Oleg Zabluda's blog
Friday, December 16, 2016
Deep-Learning Machine Listens to Bach, Then Writes Its Own Music in the Same Style

Deep-Learning Machine Listens to Bach, Then Writes Its Own Music in the Same Style
neural network that has learned to produce choral cantatas in the style of Bach. They call their machine DeepBach [...] “After being trained on the chorale harmonizations by Johann Sebastian Bach, our model is capable of generating highly convincing chorales in the style of Bach,” say Hadjeres and Pachet. Indeed, about half the time, these compositions fool human experts into thinking they were actually written by Bach.

The machine-learning technique is straightforward. Hadjeres and Pachet begin by creating a data set to train their neural network. They begin with 352 chorales composed by Bach and then transpose these to other keys that lie within a predefined vocal range, to give a data set of 2,503 chorales. They use 80 percent of these to train their neural network to recognize Bach harmonies and the rest to validate it.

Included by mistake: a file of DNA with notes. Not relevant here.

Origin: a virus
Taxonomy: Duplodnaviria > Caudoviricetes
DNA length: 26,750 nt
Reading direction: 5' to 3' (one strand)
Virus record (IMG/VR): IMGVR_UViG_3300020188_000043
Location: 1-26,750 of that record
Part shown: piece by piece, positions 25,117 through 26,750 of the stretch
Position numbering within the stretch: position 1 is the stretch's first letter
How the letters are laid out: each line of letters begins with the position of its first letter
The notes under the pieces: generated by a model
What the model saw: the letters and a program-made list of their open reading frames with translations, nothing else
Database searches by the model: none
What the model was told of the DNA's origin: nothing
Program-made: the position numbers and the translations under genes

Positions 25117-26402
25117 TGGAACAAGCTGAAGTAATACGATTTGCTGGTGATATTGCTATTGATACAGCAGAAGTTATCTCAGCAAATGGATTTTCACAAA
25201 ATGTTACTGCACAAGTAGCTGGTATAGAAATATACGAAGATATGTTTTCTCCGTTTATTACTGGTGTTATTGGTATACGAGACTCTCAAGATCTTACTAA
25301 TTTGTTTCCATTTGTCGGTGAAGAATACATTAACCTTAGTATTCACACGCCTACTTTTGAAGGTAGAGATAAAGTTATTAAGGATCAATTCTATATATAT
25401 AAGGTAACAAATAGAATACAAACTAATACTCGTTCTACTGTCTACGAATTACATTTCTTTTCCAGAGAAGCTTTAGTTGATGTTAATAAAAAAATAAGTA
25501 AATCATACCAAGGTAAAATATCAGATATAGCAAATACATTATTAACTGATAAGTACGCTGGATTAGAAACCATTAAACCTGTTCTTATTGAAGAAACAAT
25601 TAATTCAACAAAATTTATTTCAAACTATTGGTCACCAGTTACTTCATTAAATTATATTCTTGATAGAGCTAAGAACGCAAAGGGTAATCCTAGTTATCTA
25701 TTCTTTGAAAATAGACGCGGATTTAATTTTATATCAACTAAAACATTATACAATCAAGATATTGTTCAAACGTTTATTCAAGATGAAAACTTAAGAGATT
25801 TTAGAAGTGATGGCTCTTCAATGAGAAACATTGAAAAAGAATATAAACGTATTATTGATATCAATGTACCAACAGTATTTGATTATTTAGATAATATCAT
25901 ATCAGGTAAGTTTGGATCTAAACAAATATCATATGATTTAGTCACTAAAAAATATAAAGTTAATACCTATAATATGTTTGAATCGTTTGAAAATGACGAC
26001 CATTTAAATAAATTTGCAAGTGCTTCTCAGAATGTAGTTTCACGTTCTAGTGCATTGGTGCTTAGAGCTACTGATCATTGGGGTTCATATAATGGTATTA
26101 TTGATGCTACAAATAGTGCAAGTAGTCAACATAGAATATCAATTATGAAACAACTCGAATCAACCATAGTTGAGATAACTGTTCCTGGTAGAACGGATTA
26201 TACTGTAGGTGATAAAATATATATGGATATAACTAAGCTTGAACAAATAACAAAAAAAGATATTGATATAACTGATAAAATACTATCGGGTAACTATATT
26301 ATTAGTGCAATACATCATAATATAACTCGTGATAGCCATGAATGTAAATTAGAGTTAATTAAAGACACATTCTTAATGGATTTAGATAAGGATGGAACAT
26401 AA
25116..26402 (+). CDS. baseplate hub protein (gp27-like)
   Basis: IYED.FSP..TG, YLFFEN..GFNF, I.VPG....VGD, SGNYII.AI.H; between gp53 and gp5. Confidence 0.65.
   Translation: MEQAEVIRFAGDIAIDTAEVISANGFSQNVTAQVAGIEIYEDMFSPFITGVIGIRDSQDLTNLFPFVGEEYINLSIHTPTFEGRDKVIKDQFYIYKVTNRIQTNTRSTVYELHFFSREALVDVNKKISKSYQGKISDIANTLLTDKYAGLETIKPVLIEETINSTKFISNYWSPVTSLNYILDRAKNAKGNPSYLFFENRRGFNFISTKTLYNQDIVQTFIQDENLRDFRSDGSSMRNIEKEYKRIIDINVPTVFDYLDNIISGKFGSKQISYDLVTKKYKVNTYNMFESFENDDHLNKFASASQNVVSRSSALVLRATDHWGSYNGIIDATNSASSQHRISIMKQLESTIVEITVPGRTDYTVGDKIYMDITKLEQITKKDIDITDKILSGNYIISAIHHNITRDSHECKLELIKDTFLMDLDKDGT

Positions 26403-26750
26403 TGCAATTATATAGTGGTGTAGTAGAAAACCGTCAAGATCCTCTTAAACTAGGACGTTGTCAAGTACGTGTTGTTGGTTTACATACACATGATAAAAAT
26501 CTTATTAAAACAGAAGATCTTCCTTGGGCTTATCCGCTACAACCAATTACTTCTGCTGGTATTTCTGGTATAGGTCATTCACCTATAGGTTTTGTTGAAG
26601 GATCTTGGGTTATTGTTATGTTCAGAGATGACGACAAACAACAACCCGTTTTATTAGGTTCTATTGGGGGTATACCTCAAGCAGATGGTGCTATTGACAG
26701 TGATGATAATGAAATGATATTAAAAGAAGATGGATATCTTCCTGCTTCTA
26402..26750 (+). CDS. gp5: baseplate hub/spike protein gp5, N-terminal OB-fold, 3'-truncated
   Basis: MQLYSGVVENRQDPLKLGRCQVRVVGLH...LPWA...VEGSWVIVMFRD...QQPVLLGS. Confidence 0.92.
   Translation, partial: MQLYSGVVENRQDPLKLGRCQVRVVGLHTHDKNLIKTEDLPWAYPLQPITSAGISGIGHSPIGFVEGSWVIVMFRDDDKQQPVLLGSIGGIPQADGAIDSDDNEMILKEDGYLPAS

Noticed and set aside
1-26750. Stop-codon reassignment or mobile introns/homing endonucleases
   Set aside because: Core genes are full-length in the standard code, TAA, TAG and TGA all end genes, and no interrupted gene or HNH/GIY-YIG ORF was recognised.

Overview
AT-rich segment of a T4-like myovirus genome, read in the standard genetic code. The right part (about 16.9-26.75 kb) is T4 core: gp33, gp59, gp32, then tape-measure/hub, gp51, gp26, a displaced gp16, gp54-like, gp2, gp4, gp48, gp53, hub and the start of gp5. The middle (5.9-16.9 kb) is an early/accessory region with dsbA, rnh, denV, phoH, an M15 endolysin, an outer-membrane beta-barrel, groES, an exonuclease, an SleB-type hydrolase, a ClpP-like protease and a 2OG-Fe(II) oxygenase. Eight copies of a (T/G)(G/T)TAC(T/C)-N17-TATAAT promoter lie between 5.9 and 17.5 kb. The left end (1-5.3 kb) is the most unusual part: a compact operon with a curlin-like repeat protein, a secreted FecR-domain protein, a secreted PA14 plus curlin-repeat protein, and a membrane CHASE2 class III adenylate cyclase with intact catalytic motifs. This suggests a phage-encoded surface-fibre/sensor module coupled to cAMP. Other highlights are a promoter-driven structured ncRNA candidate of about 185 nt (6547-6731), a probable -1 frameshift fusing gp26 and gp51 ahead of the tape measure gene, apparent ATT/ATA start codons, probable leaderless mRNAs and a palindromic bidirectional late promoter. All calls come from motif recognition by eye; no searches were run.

The machine then produces harmonies of its own in the style of Bach. The team tests the device by giving it a melody, which it then uses to produce harmonies for three other voices, the alto, tenor, and bass.

While other algorithmic approaches can also do this, an important question is how well they all compare with Bach’s work. To find out, the team asked more than 1,600 people to listen two different harmonies of the same melody. More than 400 of them were professional musicians or music students. Each had to determine which of the two harmonies sounded more like Bach. [...] around half the voters judged that it was composed by Bach. That’s significantly higher than with music generated by any other algorithm. [...] Even when confronted with music composed by Bach himself, participants only judged that correctly 75 percent of the time.


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